Saturday, March 1, 2014


My collection of local birds is about 25 species so far.  They are fun to watch because they display interesting behaviors and sometimes seem to have personalities like this grumpy YELLOW RUMP WARBLER (left).  The names can be pretty funny too.  

This immature is also called the MYRTLE WARBLER.  Or it may be a BAY BREASTED or a BLACKPOLE - these guys are tricky.  If you see a glaring error please make a comment.

On the right is an immature

Professional bird watchers will enjoy learning the fine details of confusing Warblers at

Fortunately, for the rest of us, many song birds have very distinctive features as seen in the next 6 images.



GOLDFINCH immature


The snow forced the SLATE JUNCO (above) and THE RUFOUS SIDED TOHEE (below) to scratch for seed on the deck rail.  You can see the snow flying.  I hadn’t seen them do this before, but they probably do it all the time in dirt and leaf litter.

I wanted to make some flight sequences.  To do that I set up my tripod, attached a cable release to the camera, set focus to  manual and the exposure to burst.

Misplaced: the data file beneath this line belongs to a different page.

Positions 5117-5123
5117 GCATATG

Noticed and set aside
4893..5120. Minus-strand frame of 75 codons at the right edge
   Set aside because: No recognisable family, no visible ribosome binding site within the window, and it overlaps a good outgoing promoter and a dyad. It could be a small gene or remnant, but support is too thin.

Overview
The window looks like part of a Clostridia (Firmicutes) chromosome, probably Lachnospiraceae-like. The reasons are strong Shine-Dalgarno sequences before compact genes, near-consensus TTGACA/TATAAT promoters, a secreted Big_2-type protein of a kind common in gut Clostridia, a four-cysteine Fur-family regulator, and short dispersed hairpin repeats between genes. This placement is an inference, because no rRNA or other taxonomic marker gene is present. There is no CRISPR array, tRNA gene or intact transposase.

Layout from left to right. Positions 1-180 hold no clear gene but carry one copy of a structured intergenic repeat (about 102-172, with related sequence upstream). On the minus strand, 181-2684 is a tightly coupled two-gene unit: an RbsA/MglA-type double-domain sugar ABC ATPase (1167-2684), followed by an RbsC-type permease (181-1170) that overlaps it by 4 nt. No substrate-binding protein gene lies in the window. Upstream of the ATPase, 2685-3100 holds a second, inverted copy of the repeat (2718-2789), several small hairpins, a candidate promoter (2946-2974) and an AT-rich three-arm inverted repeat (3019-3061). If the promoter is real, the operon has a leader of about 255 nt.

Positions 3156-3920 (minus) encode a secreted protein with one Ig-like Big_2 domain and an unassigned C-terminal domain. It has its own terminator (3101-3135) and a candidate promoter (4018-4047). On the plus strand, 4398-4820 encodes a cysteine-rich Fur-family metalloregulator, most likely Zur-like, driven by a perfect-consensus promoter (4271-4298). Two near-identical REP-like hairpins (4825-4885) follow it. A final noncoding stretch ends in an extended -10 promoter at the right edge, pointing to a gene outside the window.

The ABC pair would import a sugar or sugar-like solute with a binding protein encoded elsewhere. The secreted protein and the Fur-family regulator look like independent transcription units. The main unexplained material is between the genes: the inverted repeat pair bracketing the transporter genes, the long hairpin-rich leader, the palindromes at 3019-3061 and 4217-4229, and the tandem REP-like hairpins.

The GOLDFINCHES are battling over Thistle seeds.  

both males, are fluttering around a suet cage.  

The KINGLET is easy to identify when he displays his saturated red crown.

The YELLOW RUMP sequence is a continuous 1.5 second burst.

So far, everything I have shown is collectively called “Tame Birds” by the Pros.  The next few pictures show what they mean by that.

This HOODED MERGANSER is a winter visitor, with his girlfriend (out of range here), at a nearby pond.  He is making one of his courting displays.  This image is an enlargement of a tiny corner of the full frame.  That is why the focus is soft.  

These wild birds are extremely wary and I can not get close to them.  The typical shot I usually get is below: moving away from me.

They hang-out with a REDHEAD DUCK, another winter visitor.  

My largest lens is a 70-200mm which is great

in many cases, but a bigger lens would help a lot at the pond.   Lots of patience also helps with wild birds.  

I could get the 800mm version, but that’s not in the budget.  Besides, I would need two assistants to move and aim it.

An alternative is to pray for bigger birds.

Mergansers vs. Canadian Geese

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